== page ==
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Design for Living: Evaluating the Oscar Nominees for Best Production Design

Design for Living: Evaluating the Oscar Nominees for Best Production Design

1. “Mad Max: Fury Road: The challenge for production designer Colin Gibson was re-imagining how the apocalypse might look and creating fresh and arresting images for the wasteland and a new social order wrapped around humanity’s “comeback.” The West African desert provided riverbed canyons, large orange-and-pink dunescapes, a nearby mountainous ridge, and “empty, open nothingness for 360 degrees.” Meanwhile, the War Rig and the War Boy’s vehicles were conceived as salvage wreckage, but designed as a combo of fetish and beauty.

WATCH: “How Best Director Contender George Miller Made Oscar-Nominated ‘Mad Max: Fury Road’ (EXCLUSIVE)”

2. “The Revenant: Production designer Jack Fisk was passionately drawn to Alejandro González Iñárritu’s intense physicality and metaphysical journey. He transformed the frozen wilderness of the Canadian Rockies into a naturalistic wonder, building a fort with a pallet of wood discarded by the Park Service, and creating a “dilapidated” church that became a haunting dreamscape. The environment became a metaphor about nature and a life lesson for Leonardo DiCaprio’s monk-like fur trapper: “It’s not for you or against you but just there, and you have to make it work for you.”

READ MORE: “How ‘The Revenant’ Changed Emmanuel Lubezki’s Life” 

3. “The Martian: Production designer Arthur Max calls this “NASA-meets-‘2001: A Space Odyssey.'” His grand design for the magnificent Hermes spaceship is a triumph of the collaboration between art direction and VFX (courtesy of Framestore). It faithfully followed NASA’s design philosophy: modular with interconnecting segments, a gravity wheel that creates artificial gravity in rotation, and powered by an ion plasma nuclear propulsion engine. And after immersing himself in all of the research and providing a future outlook, “it was about making it look cool.”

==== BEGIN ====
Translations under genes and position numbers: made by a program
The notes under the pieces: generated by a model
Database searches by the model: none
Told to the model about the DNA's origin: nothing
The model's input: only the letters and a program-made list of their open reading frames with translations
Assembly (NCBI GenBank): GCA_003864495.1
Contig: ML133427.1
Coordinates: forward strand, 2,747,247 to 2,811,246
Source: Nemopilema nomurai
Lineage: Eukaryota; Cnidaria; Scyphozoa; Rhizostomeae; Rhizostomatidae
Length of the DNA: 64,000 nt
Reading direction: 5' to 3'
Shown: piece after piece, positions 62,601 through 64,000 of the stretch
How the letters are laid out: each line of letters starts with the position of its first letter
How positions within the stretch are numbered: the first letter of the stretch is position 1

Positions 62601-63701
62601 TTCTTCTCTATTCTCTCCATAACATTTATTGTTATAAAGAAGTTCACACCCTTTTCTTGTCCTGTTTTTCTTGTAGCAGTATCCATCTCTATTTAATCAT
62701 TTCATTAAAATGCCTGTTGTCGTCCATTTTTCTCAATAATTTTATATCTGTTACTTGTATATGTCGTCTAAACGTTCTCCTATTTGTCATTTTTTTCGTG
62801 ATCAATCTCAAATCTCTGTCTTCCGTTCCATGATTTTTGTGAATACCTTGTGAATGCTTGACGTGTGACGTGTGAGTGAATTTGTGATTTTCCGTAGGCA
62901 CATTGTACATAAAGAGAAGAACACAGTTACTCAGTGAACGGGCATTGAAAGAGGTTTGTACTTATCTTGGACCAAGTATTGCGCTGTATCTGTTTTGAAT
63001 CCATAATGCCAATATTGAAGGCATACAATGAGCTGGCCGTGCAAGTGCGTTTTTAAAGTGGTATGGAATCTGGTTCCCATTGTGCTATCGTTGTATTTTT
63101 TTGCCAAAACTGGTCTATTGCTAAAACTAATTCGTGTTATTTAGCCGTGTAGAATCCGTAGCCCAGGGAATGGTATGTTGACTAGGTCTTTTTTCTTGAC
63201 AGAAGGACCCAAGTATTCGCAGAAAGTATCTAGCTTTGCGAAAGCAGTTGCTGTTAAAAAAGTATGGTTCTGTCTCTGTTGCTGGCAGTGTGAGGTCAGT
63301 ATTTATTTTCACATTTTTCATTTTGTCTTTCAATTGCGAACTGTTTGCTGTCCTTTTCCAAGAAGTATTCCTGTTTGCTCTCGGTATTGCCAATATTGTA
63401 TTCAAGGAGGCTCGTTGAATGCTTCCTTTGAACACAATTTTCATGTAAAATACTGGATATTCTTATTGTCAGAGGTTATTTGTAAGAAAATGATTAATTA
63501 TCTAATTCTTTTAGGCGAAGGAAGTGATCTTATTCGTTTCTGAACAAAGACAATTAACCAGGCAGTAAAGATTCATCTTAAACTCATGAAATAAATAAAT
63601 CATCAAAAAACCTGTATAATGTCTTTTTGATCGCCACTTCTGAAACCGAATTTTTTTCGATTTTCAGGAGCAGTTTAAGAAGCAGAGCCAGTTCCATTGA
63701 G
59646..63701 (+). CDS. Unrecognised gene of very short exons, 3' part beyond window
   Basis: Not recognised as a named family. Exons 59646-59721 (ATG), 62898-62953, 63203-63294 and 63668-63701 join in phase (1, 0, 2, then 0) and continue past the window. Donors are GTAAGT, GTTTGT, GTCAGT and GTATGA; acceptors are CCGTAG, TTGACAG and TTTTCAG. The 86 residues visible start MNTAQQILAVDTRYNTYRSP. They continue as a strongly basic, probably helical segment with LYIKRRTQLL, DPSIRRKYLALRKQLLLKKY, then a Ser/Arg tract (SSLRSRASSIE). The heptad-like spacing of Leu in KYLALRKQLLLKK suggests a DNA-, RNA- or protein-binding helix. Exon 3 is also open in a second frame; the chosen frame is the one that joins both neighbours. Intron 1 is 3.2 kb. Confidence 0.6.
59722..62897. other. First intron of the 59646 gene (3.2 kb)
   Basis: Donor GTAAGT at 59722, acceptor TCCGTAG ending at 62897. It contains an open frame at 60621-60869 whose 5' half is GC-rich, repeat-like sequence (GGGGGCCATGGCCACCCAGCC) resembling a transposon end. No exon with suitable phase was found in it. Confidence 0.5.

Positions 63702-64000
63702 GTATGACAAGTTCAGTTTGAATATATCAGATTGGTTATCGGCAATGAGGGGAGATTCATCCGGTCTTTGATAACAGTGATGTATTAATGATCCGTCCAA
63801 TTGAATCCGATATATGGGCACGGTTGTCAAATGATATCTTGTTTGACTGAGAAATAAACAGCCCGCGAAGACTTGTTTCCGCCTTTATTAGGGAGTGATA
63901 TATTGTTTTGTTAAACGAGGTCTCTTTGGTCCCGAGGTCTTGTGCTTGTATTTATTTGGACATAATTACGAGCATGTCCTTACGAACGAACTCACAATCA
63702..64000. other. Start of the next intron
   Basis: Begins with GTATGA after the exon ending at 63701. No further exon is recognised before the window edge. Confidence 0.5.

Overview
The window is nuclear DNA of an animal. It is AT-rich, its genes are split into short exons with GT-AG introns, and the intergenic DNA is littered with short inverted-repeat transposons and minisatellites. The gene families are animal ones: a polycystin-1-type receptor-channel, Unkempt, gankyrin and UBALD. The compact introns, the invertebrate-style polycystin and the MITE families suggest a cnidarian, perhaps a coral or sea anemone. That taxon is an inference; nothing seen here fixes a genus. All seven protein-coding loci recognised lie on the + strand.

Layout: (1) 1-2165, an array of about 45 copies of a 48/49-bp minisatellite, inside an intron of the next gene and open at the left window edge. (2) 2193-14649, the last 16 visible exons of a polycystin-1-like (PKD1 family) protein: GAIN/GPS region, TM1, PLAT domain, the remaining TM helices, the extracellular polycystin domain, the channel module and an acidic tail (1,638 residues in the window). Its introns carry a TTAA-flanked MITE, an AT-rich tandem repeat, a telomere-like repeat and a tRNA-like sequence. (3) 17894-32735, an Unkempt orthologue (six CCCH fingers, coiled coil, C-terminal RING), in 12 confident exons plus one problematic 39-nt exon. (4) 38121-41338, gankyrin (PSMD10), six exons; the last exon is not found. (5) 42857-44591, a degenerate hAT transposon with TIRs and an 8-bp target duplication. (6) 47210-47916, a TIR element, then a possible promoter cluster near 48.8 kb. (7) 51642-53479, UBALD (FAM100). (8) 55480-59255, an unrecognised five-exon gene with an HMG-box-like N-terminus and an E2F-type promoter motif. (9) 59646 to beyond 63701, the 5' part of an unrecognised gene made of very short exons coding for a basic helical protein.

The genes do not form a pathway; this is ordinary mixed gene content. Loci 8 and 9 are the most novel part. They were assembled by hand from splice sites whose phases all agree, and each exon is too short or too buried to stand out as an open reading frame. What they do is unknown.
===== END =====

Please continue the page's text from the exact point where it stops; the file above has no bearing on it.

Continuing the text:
READ MORE: “How They Crafted Ridley Scott’s ‘The Martian’ into an Epic and Intimate Journey”

4. “Bridge of Spies: Last year’s Oscar winner Adam Stockhausen (“The Grand Budapest Hotel”) used real footage of the construction of the Berlin Wall, which had never been depicted before in a Hollywood movie. This was key in recreating an authentic-looking war-torn East Berlin in the Polish town of Breslau, which borders Germany, along with using the actual Glienicke Bridge in Berlin, where the titular swap of spies occurred. The critical location was the bridge itself, which still looks great but posed a challenge because it remains a busy traffic artery. “It was emotionally significant to be shooting in places that were the real thing when we could.”

READ MORE: “How They Designed Cold-War Era New York and Berlin for Spielberg’s ‘Bridge of Spies'”

5. “The Danish Girl: The subtle craft of transforming transgender pioneer Lili Elbe (Eddie Redmayne) extended into the creative production design of Eve Stewart, who used the celebratory paintings of Elbe’s wife, Gerda (Alicia Vikander), along with the dramatic difference in settings (restrictive Copenhagen vs. progressive Paris, though actually shot in Brussels). Stewart was inspired by Danish painter Vilhelm Hammershøi, whose muted palette became a motif at the beginning for the separation of spaces and Elbe’s loneliness. But the paintings became a way into the Parisian society and the very curvaceous Art Nouveau became a symbol of the feminization of Elbe.

WATCH: “Oscar Nominee Alicia Vikander’s Journey to ‘The Danish Girl’ (EXCLUSIVE VIDEO)”

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